We developed a small and ultralight butterflytype ornithopter (BTO) for the investigation of butterfly flight. It weights 0.4 g, with 140 mm wingspan and 10 Hz flapping
frequency. It flies forward without a stabilizing fin. The flights of the BTO were recorded by a high-speed video camera, and we investigated the longitudinal motion of the flight. When the gravity point was appropriate, the angle of attack of the body varied cyclicly. We found that the cyclic change of the angle of attack played important role for producing total upward aerodynamic force. Then we visualized air flow around the BTO both in tethered flight and in free flight. We revealed that free body movement caused stable attachment of leading edge vortex and smooth upstroke. It could not be observed in tethered flight.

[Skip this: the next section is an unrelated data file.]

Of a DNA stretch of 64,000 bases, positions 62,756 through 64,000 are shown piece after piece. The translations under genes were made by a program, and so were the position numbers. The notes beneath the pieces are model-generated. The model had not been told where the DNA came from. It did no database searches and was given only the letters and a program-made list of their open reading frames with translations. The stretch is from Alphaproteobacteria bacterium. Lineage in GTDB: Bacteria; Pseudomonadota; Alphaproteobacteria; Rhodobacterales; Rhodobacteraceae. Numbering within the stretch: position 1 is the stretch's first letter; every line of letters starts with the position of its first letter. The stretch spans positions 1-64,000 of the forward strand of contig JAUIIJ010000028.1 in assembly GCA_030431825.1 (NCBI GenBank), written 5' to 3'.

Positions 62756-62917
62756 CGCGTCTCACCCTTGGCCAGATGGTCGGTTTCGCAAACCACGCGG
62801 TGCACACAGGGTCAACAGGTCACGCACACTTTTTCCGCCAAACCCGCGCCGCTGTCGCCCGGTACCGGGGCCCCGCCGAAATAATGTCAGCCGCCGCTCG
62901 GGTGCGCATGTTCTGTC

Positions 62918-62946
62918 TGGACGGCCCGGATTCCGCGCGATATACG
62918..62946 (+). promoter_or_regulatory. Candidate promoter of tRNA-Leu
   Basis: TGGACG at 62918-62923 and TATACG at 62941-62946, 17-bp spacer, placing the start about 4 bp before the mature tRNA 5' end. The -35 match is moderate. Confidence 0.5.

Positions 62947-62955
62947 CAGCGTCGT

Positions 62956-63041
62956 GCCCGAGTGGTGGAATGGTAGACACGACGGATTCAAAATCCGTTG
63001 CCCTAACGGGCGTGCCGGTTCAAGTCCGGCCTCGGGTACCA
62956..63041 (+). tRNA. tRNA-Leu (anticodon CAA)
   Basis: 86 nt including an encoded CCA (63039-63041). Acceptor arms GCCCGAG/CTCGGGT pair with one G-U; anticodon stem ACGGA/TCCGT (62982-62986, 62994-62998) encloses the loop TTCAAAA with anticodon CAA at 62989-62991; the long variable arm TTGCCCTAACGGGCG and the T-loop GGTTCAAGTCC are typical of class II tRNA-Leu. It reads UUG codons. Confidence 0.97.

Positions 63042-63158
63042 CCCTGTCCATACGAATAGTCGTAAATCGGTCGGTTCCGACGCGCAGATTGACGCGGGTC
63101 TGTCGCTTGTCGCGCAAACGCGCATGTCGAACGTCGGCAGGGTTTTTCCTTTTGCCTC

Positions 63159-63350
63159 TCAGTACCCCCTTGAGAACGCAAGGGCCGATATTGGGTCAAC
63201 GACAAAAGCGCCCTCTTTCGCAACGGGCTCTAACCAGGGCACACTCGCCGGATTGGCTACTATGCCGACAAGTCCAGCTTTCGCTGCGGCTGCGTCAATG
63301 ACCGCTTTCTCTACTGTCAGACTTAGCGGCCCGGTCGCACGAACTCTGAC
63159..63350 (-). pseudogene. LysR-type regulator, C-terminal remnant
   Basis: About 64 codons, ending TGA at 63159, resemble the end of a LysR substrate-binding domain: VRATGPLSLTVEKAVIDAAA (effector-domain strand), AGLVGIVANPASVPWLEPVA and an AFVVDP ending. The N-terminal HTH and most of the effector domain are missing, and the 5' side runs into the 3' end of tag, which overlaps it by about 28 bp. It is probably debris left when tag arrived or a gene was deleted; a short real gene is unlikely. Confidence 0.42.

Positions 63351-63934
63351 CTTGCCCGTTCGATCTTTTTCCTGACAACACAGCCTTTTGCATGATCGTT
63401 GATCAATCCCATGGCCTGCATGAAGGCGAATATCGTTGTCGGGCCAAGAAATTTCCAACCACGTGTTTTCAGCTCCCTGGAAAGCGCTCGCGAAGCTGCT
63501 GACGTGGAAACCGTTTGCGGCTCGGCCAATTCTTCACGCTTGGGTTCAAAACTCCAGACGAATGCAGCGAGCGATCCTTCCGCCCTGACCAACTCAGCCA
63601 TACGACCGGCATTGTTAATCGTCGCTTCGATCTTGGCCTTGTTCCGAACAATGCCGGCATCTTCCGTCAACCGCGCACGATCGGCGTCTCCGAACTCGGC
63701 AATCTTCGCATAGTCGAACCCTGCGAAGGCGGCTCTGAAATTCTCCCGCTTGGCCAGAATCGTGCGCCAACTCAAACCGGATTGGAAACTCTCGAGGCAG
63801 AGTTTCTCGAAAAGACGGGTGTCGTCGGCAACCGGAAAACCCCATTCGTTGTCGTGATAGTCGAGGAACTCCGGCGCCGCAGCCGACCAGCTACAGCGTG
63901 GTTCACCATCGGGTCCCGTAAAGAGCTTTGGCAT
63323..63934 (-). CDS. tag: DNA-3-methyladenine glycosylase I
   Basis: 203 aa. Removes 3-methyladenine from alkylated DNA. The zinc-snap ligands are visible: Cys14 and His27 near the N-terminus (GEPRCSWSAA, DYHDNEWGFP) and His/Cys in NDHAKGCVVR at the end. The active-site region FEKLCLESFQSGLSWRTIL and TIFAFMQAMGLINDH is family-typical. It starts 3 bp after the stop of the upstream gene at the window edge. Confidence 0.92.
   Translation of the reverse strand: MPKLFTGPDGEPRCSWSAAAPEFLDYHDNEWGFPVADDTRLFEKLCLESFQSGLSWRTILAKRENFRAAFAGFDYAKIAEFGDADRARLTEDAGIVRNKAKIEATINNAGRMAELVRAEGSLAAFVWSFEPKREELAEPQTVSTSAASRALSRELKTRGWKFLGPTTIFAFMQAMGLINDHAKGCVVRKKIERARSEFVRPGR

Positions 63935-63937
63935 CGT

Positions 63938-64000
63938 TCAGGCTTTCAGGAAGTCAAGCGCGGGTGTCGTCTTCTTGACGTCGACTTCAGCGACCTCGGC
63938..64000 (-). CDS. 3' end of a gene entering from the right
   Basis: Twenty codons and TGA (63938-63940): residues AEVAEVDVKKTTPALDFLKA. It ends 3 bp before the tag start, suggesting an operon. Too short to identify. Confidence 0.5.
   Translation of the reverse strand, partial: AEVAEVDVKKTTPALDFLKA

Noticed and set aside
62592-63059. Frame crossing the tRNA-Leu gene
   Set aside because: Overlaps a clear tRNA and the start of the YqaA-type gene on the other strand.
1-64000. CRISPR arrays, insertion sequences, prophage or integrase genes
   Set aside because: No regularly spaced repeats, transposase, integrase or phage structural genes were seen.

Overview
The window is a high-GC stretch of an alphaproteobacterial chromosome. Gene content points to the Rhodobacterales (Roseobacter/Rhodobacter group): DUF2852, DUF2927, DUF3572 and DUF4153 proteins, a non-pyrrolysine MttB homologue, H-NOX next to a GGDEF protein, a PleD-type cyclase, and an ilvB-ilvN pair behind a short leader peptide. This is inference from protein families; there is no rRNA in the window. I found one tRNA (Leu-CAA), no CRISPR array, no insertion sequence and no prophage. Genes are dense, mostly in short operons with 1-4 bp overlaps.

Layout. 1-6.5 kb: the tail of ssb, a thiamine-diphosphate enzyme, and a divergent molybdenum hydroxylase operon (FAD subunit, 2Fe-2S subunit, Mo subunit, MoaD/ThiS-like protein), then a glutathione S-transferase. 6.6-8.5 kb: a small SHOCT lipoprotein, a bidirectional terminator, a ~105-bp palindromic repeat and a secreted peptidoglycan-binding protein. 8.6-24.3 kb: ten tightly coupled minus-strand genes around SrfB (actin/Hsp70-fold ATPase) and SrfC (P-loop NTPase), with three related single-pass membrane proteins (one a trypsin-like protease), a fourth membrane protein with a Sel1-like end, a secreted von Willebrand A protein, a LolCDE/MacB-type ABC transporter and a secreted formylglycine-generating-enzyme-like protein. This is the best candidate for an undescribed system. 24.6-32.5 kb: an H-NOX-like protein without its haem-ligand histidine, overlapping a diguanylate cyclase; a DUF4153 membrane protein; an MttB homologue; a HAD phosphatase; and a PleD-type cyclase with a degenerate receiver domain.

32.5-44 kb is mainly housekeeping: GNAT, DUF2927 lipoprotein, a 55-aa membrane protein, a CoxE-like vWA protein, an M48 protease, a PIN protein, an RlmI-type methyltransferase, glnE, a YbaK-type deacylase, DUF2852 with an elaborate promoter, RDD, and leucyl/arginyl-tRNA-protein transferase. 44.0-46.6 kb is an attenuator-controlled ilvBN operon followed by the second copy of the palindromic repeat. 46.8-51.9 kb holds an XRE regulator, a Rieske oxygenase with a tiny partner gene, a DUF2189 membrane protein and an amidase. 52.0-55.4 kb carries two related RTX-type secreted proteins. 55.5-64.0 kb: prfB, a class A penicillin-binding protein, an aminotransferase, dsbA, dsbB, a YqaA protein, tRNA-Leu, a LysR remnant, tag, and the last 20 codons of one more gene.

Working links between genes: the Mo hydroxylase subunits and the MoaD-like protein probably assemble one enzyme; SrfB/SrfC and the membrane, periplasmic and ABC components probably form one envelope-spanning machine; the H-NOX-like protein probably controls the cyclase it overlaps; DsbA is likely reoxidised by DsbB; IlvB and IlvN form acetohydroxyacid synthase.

Hiroto Tanaka, Kazunori Hoshino, Kiyoshi Matsumoto, Isao Shimoyama, “Study on Flapping Flight of a Butterfly,” The 22nd Annual Conference of The Robotics Society of Japan, Gifu, Japan, Sep. 15-17, 2004. [PDF]
Hiroto Tanaka, Kazunori Hoshino, Kiyoshi Matsumoto, Isao Shimoyama, “Flight Dynamics of a Butterfly-type Ornithopter,” 2005 IEEE/RSJ International Conference on Intelligent Robots and Systems (IROS '05), pp. 310-315, Edmonton, Alberta, Canada, August 2-6, 2005. [Proceedings]
Hiroto Tanaka, Kazunori Hoshino, Kiyoshi Matsumoto, Isao Shimoyama, “Passive Change of an Angle of Attack in Butterfly-type Flapping Flight,” Transactions of the Japan Society of Mechanical Engineers B, vol. 72, no. 718, pp. 1490-1496, 2006.